What is the first thing that comes to mind when deciding to push into the tech frontier as a faith community?
I am sure that question could be answered in a number of ways, many of which might be correct for that particular congregation or ministry team. As it turns out, when you sign up to build a custom app with a maker such as Subsplash, one of the paramount tasks is to provide a branding scheme. When I look at this task from the perspective of an internet company building web properties for a church that is anywhere from 2-months to 100-years-old, I see where they might assume it is as easy as calling up the images that populate your signage, current website, newsletter, newspaper ad, and weekly bulletin and distilling them to fit into the app format.
It seems to me that many churches in the modern era have faced the decision of how, why and when to rebrand their community in recent decades. That question is especially acute when planning for a digital strategy. Having a logo that does well as a black and white 1”x2” ad in the religion section of your local paper is very different from having one that stands out in the clutter of the mobile phone home screen.
With that challenge in front of us, we decided to employ a student worker in the design school who was near graduation and interested in building his portfolio.
We had already signed a contract with Subsplash as our “engagement platform” and now needed to get a property built in order to move forward in the publishing process. For Pivot NW, having access to the platform allowed us to see the requirements and guidelines for branding on their platform. This helped us to design within our limits. For churches that are considering this route, their salespeople and any designers with whom the church already has a relationship can probably guide the modification of an existing brand prior to signing up. This will lessen the amount of downtime between cutting the first check to your engagement platform and having an active app.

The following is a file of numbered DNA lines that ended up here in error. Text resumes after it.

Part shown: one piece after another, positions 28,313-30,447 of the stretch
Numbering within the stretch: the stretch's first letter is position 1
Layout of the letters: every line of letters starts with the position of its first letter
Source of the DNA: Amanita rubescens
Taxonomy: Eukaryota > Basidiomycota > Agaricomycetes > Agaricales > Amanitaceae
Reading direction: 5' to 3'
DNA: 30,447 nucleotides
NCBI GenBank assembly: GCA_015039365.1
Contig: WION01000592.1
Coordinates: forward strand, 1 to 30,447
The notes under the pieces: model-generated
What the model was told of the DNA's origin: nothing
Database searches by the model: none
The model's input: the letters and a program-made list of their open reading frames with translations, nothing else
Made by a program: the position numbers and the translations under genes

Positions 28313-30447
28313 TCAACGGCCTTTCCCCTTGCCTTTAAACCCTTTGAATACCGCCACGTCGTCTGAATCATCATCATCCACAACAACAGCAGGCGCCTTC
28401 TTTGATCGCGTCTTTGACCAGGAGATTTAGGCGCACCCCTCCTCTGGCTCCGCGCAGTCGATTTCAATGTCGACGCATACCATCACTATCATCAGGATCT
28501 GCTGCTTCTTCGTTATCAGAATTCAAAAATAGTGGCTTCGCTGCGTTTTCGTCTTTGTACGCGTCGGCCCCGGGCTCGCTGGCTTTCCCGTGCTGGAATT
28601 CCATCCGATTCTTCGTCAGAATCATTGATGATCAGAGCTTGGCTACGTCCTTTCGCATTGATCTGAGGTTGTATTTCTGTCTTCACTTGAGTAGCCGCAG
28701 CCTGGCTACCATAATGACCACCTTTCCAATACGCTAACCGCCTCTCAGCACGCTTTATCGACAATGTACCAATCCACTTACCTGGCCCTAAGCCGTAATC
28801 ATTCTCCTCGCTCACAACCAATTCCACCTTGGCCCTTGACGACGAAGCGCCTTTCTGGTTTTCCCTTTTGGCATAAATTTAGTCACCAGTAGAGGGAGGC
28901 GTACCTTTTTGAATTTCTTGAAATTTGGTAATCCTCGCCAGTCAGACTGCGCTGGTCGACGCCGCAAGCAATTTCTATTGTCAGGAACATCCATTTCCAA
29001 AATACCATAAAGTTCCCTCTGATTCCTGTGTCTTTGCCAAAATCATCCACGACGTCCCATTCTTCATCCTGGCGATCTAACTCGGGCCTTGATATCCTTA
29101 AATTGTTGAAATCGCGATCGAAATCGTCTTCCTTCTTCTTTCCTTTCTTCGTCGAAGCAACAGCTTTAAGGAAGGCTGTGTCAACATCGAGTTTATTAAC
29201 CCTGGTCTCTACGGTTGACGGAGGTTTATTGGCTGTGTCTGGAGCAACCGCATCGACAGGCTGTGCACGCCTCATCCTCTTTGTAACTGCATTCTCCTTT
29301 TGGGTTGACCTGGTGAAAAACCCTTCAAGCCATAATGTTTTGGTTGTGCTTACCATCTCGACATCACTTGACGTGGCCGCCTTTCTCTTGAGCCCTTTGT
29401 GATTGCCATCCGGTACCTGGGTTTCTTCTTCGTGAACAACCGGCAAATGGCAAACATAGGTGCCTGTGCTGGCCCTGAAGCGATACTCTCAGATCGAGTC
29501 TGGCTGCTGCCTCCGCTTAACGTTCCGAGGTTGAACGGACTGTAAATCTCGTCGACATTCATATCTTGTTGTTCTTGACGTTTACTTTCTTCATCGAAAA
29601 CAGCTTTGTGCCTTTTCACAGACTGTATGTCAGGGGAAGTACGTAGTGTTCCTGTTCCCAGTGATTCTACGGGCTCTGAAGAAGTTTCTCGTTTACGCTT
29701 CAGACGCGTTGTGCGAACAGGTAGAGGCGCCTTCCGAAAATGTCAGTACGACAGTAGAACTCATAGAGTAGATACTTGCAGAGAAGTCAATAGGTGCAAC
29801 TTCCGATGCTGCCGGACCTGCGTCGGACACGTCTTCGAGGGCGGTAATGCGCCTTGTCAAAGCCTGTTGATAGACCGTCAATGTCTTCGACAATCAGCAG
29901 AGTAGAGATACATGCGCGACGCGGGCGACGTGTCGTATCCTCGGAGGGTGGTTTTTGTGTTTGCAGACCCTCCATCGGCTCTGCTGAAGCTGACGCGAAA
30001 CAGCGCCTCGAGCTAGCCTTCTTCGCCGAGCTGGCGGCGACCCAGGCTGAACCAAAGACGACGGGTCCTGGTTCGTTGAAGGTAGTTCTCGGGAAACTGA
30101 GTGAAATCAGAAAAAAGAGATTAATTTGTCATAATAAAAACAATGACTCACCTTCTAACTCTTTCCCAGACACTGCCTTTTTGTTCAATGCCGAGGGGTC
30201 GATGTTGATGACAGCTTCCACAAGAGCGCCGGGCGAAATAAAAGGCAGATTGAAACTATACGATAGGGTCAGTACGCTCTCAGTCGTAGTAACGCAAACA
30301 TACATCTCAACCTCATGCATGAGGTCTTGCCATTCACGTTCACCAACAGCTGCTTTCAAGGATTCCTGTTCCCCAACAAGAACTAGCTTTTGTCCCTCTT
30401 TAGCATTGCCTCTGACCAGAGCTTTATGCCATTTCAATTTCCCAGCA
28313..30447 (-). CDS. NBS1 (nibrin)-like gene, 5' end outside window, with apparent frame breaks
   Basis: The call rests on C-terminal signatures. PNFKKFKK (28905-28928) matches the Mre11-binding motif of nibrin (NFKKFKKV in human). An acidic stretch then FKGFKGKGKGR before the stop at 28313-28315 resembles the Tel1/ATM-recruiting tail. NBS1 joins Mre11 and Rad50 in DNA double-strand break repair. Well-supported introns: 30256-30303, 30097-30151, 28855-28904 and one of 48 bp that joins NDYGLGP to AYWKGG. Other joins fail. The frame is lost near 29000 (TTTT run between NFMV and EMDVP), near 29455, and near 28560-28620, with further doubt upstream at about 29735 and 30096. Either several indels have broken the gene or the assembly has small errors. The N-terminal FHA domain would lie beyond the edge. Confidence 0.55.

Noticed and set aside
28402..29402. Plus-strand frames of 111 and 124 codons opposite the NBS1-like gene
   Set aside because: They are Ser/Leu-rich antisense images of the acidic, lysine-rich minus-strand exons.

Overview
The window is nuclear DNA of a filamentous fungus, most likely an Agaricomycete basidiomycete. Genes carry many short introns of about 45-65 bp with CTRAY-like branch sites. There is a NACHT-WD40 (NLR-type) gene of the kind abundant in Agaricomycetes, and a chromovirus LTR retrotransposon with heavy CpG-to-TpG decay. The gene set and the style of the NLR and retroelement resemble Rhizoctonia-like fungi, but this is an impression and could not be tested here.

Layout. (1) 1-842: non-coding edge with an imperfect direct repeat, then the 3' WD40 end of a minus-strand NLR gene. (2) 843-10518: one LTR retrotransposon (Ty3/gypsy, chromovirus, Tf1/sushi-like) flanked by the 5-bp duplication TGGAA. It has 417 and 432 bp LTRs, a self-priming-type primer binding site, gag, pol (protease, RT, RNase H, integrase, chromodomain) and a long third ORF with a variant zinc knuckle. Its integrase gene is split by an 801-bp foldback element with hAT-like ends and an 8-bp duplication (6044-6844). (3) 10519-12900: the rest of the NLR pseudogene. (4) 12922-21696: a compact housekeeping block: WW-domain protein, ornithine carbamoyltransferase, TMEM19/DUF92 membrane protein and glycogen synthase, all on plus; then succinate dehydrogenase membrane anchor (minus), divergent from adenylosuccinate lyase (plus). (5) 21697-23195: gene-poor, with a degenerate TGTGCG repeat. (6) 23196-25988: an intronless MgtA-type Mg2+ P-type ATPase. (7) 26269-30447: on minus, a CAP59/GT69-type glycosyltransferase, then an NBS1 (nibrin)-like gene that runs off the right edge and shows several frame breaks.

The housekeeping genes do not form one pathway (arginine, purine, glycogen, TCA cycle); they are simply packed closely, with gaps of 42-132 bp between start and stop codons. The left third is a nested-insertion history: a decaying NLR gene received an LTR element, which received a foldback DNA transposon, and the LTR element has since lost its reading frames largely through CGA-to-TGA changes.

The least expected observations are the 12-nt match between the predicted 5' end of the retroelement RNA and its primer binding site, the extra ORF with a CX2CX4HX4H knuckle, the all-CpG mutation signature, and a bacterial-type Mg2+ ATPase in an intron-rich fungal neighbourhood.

Of course, a brand is important if you are planning on releasing content that points back and defines your mission. Ours needed to reflect the complicated work we were doing. For some churches, it reflects their location to a certain community as defined by a particular geophysical feature. For others, it’s the graphical reflection of their commitment to diversity or the reality of their diversity. For some, it might be a particular institution they are near or are a part of, such as a church near a University that is part of a denomination. And finally, there are the fortunate churches that have some sort of special architecture or art that embodies their presence and which they choose to deploy as integral to their identity.
Any of these can simultaneously tell a variety of recipients that the church is “for you” or “not for you.” The difficult task of creating a brand, especially as it applies to content and web-based engagement platforms, is how to signal to your audience, “this is for you.” And when preaching the gospel, the difficulty is multiplied, since the gospel is for everyone. How might you go about navigating this inconsistency? How do you simultaneously brand so that you say to young adults, “this is for you” but also do not alienate the Millenials, Gen Xers and Boomers who are already part of the church? The answer may be simple in concept, but maybe not be so simple in reality.
Because we are committed to being open source, here are two documents we created that help us keep our design consistent and true to our mission: Our Design Principles and our Brand Identity. While we don’t design for absolutely everyone, we do have a rather broad audience to consider and do not want to create obstacles where they need not exist.
This post is the second in an occasional series written by Martin Jimenez, the Pivot NW Program Manager. As part of our open-source philosophy we reveal the decision-making process behind some of our experimentation on using new technology to aid in our research and innovation efforts. We hope that our experimentation can inspire churches toward appropriate technologies, and in other directions as appropriate to their ministry contexts.